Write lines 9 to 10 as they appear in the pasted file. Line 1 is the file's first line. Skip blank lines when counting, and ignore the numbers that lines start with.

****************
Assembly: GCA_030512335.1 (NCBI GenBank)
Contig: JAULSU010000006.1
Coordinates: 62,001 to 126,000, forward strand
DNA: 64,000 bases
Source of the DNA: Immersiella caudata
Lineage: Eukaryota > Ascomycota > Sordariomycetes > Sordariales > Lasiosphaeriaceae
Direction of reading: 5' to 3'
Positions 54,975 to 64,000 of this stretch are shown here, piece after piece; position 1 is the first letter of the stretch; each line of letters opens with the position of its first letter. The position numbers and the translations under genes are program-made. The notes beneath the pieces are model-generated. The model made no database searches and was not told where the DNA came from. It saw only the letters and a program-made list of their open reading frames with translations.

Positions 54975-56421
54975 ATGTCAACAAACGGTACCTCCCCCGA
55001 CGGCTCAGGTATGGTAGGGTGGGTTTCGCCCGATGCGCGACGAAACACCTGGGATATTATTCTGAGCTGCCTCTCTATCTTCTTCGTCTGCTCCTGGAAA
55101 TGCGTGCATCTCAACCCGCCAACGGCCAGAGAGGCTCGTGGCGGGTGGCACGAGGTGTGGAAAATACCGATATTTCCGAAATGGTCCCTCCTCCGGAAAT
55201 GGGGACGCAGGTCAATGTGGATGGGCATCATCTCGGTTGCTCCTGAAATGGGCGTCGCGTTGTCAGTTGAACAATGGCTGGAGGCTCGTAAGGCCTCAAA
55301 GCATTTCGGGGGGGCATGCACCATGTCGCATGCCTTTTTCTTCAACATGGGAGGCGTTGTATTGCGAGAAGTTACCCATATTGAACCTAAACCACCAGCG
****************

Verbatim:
Positions 54975-56421
54975 ATGTCAACAAACGGTACCTCCCCCGA